After warning this summer of a possible bankruptcy, FuelCell Energy bought itself additional time to effect a turnaround, raising cash in a sale of stock that has sunk to a fraction of its value of a year ago.

FuelCell produces power systems that emit no harmful pollutants, generating electricity through a chemical process.

The company has its headquarters in Danbury and its main production plant in Torrington.

Last month, FuelCell appointed as CEO Jason Few, a board member who previously held executive roles with NRG Energy. The company had been led for several years by Chip Bottone, whom FuelCell’s board let go in June, installing its general counsel to run the company on an interim basis.

FuelCell did not hold a conference call with investment analysts this week to review its quarterly results, with the company issuing a written statement from Few describing the company’s performance as “dynamic” during the period, but with the company maintaining a “going concern” warning of the possibility of insolvency, in a formal filing with the U.S. Securities & Exchange Commission.

Under Bottone, FuelCell had negotiated a series of loan agreements to provide cash for FuelCell to run its operations, even as the company continued to rack up quarterly losses amid declining revenue.

After extending a loan with Hercules Capital, FuelCell had indicated it could trigger a default on the package this month, which could in turn empower other lenders to do the same.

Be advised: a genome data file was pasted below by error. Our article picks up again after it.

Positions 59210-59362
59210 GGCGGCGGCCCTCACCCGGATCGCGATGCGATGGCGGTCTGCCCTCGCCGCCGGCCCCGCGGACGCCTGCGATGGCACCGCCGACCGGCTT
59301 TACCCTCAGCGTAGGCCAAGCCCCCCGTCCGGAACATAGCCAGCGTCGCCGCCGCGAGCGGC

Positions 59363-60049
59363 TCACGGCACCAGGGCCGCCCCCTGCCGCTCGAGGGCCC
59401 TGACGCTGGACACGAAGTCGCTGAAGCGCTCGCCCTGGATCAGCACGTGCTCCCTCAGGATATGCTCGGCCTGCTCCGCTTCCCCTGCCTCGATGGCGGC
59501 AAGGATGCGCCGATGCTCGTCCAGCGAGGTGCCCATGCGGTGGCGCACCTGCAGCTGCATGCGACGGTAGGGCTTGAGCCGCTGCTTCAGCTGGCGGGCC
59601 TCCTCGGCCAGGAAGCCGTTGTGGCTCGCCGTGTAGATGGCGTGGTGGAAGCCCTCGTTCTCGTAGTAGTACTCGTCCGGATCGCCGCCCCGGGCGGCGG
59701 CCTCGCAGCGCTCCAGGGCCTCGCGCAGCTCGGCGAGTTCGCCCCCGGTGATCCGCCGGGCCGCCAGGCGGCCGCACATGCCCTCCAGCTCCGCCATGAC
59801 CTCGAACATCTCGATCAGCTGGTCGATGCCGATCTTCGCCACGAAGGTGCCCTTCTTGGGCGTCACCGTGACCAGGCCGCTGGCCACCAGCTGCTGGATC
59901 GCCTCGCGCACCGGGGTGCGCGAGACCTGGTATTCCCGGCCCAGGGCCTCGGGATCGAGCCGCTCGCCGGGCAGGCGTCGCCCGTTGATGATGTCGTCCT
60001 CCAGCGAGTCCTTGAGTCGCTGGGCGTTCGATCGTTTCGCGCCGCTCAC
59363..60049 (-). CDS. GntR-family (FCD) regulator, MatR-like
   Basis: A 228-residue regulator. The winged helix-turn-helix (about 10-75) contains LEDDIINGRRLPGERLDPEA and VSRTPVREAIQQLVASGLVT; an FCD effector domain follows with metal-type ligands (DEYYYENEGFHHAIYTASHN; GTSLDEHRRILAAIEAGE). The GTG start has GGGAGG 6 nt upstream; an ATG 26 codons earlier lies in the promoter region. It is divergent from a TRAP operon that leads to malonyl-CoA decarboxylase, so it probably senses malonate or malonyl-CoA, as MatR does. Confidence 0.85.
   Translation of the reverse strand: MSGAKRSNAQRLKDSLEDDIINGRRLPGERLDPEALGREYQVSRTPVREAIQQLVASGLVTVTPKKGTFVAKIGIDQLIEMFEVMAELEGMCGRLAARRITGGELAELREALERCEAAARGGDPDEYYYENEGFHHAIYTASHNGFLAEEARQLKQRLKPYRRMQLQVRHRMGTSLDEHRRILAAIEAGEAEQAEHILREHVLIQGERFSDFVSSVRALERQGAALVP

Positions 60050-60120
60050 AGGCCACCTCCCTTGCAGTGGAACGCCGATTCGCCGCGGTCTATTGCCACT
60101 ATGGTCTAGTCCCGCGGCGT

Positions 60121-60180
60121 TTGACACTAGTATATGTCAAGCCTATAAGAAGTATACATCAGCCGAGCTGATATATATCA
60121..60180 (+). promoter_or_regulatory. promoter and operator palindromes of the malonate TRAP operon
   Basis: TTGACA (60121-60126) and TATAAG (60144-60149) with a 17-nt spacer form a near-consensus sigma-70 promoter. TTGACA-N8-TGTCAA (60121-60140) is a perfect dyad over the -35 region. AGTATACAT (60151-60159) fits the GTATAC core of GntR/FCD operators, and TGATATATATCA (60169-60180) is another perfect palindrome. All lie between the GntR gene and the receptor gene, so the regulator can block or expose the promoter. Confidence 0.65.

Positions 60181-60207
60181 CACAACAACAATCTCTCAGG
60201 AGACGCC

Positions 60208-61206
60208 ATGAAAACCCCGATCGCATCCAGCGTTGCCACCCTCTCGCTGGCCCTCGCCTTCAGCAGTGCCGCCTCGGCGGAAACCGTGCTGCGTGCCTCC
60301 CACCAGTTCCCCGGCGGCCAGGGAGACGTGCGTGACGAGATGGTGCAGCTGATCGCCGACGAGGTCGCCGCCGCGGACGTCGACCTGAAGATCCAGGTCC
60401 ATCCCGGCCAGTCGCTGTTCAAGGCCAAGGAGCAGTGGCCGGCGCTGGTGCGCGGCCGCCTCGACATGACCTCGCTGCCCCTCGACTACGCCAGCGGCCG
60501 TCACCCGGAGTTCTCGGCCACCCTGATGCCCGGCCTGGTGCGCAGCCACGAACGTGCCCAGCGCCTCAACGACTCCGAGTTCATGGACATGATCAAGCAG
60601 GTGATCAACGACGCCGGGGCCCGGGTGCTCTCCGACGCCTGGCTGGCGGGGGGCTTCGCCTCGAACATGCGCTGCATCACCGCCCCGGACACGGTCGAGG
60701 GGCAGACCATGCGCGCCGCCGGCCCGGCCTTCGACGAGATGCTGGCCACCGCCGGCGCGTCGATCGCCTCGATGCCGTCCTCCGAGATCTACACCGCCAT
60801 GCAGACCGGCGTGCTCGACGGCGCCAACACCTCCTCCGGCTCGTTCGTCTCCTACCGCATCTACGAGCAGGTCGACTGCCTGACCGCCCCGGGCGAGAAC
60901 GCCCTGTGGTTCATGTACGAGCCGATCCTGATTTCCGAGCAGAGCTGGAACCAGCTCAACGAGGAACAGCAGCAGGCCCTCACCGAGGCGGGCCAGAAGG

FuelCell for now has dodged that scenario by finding investors for more than 34 million shares of stock, which it sold through investment banks Oppenheimer and B. Riley FBR at 42 cents apiece for gross proceeds of $14.6 million.

In an SEC filing, FuelCell reported that it has paid $2.1 million of that amount to Hercules, a Palo Alto, Calif. firm that focuses its lending both on technology companies and those attempting to engineer turnarounds under financial duress.

FuelCell anticipates paying Hercules an additional $2.2 million next week, leaving it with $1.4 million due under that loan.

Reporting an $8.3 million loss for its third fiscal quarter ending in July, FuelCell reported cash reserves at month’s end of about $16 million that was unrestricted by any loan covenants restricting how the company uses that money.

The company lists $121 million in debt obligations. That includes $10 million due the state of Connecticut as part of a financing package that had supported hiring in Danbury and Torrington prior to the company cutting 135 jobs earlier this year, paying no severance to employees and leaving it with about 425 people in all.

FuelCell has gone six months without selling a fuel cell power plant, though this week it reported $22.7 million in revenue over the three months spanning May through July. That revenue is the result of license agreements and electricity sales from a Bridgeport power plant it acquired recently from Dominion.

In August, the U.S. Department of Energy announced a $2 million contract for FuelCell to continue development of a “reversible” fuel cell system that could store electricity generated by wind turbines, analogous to a rechargeable battery.; 203-842-2545; @casoulman

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